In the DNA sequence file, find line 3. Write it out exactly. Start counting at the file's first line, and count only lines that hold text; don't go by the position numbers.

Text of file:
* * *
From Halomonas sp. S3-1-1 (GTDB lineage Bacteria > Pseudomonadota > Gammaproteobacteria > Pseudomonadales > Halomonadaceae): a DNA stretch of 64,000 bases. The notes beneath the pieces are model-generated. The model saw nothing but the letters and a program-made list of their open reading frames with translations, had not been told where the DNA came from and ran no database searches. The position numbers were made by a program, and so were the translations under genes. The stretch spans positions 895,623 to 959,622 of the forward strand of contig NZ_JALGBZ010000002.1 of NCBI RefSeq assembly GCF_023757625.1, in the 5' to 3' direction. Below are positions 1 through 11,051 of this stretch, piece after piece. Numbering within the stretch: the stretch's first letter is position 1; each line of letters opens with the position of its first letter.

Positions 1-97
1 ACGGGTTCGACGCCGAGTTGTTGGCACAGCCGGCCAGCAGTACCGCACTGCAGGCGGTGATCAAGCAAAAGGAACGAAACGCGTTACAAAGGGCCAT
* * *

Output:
1 ACGGGTTCGACGCCGAGTTGTTGGCACAGCCGGCCAGCAGTACCGCACTGCAGGCGGTGATCAAGCAAAAGGAACGAAACGCGTTACAAAGGGCCAT